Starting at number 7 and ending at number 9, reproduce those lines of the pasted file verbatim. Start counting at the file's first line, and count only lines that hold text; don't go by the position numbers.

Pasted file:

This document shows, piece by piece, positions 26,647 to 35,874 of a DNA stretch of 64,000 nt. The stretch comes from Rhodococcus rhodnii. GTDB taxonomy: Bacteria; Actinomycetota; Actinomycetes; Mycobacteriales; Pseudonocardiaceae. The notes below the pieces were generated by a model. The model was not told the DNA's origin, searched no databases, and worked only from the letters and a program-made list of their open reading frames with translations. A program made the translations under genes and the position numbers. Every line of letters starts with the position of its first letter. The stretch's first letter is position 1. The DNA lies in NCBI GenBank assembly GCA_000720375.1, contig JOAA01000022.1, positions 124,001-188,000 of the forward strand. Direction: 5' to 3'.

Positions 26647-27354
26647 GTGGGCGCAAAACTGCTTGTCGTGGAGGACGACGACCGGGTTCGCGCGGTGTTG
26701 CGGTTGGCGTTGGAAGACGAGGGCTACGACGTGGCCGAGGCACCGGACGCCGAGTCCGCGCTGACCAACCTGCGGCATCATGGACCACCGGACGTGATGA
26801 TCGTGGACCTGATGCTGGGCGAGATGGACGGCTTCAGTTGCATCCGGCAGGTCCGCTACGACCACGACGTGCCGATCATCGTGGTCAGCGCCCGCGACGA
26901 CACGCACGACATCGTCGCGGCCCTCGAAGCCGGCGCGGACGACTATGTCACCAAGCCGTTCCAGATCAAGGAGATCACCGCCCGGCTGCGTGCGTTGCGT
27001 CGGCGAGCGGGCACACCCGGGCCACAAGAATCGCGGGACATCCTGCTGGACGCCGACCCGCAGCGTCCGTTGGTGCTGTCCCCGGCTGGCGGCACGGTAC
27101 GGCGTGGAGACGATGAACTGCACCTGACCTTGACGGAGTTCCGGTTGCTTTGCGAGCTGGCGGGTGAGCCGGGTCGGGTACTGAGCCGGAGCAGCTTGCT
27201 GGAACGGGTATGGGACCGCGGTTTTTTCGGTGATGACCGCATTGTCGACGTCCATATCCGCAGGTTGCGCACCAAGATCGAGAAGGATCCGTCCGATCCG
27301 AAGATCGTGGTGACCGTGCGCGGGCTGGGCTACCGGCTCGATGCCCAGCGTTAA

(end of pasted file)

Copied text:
27001 CGGCGAGCGGGCACACCCGGGCCACAAGAATCGCGGGACATCCTGCTGGACGCCGACCCGCAGCGTCCGTTGGTGCTGTCCCCGGCTGGCGGCACGGTAC
27101 GGCGTGGAGACGATGAACTGCACCTGACCTTGACGGAGTTCCGGTTGCTTTGCGAGCTGGCGGGTGAGCCGGGTCGGGTACTGAGCCGGAGCAGCTTGCT
27201 GGAACGGGTATGGGACCGCGGTTTTTTCGGTGATGACCGCATTGTCGACGTCCATATCCGCAGGTTGCGCACCAAGATCGAGAAGGATCCGTCCGATCCG